JACKSON-Community inclusion is great. It’s something every town should actively engage in. Municipalities should accommodate and make all residents feel welcomed and wanted.
That was the intended goal when Jackson Township Mayor Michael Reina appointed eight religious leaders to a new board of clergymen to assist residents in their time of need.
Six out of the eight appointments were people who are actively engaged with the Jackson community, pounding the pavement and part of the ever changing fabric of what makes Jackson Township.
Two however have caused the community to doubt its future once again after so much progress has been made between the schtickle pioneers of the Orthodox Jewish community and the greater Jackson community.
One rabbi, Mordechai Burnstein has been an open advocate on community building between the two communities. He is seen regularly at township council meetings, meet the mayor events and other community events. He is always available for discussion to help Jackson residents understand and hopefully, accept his fellow Orthodox Jews who have decided to call Jackson home.
Like the original settlers of the New World, our ancestors came to America for a new life, “Far from the reaches of kingdom and pope,” as penned by the wisdom of John Kay.
Same with the “schtickle pioneers” who chose to come to Jackson over the past few years. They left their old lives to start new. They came to Jackson for the same reason most of us ended up in Jackson. To get away from it all, live a simple life in a nice neighborhood in a nice rural community.
5 rabbis were appointed, but three were appointed to represent the same 600 or so Orthodox Jewish households in town. Mordechai Burnstein, who lives in Jackson and two others who are deeply entrenched in Lakewood and county politics received the nominations from the mayor. The other two are Yankel Wenger and Israel Burstyn.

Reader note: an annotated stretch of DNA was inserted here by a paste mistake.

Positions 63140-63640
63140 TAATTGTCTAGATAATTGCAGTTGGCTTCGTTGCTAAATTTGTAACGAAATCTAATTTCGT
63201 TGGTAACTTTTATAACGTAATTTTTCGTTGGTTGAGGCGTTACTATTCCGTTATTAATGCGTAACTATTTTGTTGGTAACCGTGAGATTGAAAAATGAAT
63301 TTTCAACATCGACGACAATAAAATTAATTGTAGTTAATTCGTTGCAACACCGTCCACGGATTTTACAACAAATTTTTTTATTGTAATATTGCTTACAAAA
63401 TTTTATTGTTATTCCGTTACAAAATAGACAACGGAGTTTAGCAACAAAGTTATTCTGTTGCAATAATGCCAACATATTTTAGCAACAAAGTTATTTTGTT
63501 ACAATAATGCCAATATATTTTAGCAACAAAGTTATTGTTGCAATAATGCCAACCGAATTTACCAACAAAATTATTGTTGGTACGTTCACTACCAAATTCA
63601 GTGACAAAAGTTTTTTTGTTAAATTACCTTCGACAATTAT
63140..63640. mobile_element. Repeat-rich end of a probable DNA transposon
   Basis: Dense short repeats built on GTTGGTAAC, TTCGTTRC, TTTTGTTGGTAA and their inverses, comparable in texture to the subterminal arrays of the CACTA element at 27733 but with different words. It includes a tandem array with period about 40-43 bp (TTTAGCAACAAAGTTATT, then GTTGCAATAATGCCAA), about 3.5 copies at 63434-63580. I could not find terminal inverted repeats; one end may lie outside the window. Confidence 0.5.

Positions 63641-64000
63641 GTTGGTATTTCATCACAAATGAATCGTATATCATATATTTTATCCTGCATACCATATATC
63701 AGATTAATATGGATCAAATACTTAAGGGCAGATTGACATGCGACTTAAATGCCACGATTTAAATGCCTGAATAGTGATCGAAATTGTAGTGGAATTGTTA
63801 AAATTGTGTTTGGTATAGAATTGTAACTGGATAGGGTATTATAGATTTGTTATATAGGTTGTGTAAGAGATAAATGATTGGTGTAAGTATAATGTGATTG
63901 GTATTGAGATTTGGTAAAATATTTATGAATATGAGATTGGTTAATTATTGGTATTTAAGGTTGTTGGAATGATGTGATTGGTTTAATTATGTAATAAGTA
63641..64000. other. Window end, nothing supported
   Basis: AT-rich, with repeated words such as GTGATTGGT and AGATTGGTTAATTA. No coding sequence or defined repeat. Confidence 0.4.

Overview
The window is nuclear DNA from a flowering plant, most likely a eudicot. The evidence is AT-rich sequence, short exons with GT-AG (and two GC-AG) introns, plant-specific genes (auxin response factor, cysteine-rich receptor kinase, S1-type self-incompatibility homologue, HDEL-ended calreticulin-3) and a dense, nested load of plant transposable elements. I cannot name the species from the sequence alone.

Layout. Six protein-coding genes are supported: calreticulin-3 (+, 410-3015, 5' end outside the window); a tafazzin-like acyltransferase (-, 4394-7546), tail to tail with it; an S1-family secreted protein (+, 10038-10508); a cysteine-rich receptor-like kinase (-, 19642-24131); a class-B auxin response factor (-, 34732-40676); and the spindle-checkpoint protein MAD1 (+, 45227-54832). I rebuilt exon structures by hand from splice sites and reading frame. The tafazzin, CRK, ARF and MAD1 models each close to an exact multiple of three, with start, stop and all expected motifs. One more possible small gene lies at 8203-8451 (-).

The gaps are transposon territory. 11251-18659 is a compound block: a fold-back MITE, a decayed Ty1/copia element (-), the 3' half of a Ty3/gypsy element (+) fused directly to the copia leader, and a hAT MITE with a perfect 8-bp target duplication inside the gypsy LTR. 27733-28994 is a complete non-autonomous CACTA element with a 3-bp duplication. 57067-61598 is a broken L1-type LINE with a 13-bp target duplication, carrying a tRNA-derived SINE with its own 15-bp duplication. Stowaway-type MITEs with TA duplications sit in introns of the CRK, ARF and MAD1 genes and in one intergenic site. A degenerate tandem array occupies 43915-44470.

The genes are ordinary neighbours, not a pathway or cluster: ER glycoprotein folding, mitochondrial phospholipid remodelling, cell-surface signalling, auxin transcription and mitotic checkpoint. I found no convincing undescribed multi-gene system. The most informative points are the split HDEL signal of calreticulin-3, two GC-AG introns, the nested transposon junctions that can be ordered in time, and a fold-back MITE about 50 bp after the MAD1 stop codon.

I consider Wenger and Burstyn friends of mine, hopefully after this editorial, they could still see it that way, but for me, Jackson comes first. I met them both through JTOWN Magazine and covering events around the county. They are both men of decent character and if they ever do decide to move to Jackson, I would completely welcome them as members of our township clergy, but since their appointment, residents in town, both Orthodox and non-Orthodox have wondered why?
It’s a big problem for a community that is trying very hard to become one community, bound by their similarities, not separated by their religions. This is not to say there are nefarious intentions in play, but the goal of Jackson moving forward should be to have a clear and defined border between what is Jackson and what is Lakewood.
While some use “Don’t become Lakewood” as an anti-Orthodox rallying cry, “Don’t become Lakewood” means just what it says. When I moved to Jackson from Toms River in 2004, I could have moved to Lakewood…but I chose Jackson instead…for the same reasons most of the people here chose Jackson.
The blurring of the clear boundaries of both geographical and political lines between Jackson and Lakewood should never happen because it is that blurring that will eventually turn Jackson into Lakewood.
This was a political appointment under the guise of religious needs, but the religious needs of the Jackson Orthodox community have spoken loudly and clearly, they don’t need Lakewood rabbis representing them in their local government. They seem quite happy with the appointment of Burnstein to represent those 600 families.
For the sake of moving forward in the future and the future success of Orthodox and Non-Orthodox relations in Jackson, I would ask that Wenger and Burstyn reject their appointments to serve as Lakewood residents within the township government. If they truly cared about Jackson being one community, they would respectfully decline this offer.